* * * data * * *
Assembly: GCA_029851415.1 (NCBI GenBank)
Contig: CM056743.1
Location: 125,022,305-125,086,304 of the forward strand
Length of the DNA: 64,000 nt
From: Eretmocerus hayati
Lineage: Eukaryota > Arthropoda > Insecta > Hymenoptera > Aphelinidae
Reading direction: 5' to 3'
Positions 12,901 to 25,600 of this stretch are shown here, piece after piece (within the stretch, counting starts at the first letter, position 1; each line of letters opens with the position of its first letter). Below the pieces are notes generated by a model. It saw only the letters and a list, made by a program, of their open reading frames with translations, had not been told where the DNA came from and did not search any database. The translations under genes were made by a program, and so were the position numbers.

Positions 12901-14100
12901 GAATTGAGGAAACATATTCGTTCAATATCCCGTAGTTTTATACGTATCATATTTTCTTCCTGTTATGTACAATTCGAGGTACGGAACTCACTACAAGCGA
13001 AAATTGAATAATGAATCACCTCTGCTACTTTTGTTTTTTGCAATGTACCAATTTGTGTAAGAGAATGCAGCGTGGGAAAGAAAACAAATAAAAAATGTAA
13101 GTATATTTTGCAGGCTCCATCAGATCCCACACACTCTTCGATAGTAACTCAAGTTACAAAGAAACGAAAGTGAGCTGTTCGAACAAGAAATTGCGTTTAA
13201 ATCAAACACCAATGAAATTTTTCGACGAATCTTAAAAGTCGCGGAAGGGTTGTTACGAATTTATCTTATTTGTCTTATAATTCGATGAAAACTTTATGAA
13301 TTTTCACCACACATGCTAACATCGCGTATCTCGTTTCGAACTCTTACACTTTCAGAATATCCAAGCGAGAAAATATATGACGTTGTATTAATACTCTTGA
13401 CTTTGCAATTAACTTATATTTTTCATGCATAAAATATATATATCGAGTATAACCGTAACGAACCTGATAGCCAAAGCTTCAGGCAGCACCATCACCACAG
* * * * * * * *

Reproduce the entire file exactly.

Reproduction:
Assembly: GCA_029851415.1 (NCBI GenBank)
Contig: CM056743.1
Location: 125,022,305-125,086,304 of the forward strand
Length of the DNA: 64,000 nt
From: Eretmocerus hayati
Lineage: Eukaryota > Arthropoda > Insecta > Hymenoptera > Aphelinidae
Reading direction: 5' to 3'
Positions 12,901 to 25,600 of this stretch are shown here, piece after piece (within the stretch, counting starts at the first letter, position 1; each line of letters opens with the position of its first letter). Below the pieces are notes generated by a model. It saw only the letters and a list, made by a program, of their open reading frames with translations, had not been told where the DNA came from and did not search any database. The translations under genes were made by a program, and so were the position numbers.

Positions 12901-14100
12901 GAATTGAGGAAACATATTCGTTCAATATCCCGTAGTTTTATACGTATCATATTTTCTTCCTGTTATGTACAATTCGAGGTACGGAACTCACTACAAGCGA
13001 AAATTGAATAATGAATCACCTCTGCTACTTTTGTTTTTTGCAATGTACCAATTTGTGTAAGAGAATGCAGCGTGGGAAAGAAAACAAATAAAAAATGTAA
13101 GTATATTTTGCAGGCTCCATCAGATCCCACACACTCTTCGATAGTAACTCAAGTTACAAAGAAACGAAAGTGAGCTGTTCGAACAAGAAATTGCGTTTAA
13201 ATCAAACACCAATGAAATTTTTCGACGAATCTTAAAAGTCGCGGAAGGGTTGTTACGAATTTATCTTATTTGTCTTATAATTCGATGAAAACTTTATGAA
13301 TTTTCACCACACATGCTAACATCGCGTATCTCGTTTCGAACTCTTACACTTTCAGAATATCCAAGCGAGAAAATATATGACGTTGTATTAATACTCTTGA
13401 CTTTGCAATTAACTTATATTTTTCATGCATAAAATATATATATCGAGTATAACCGTAACGAACCTGATAGCCAAAGCTTCAGGCAGCACCATCACCACAG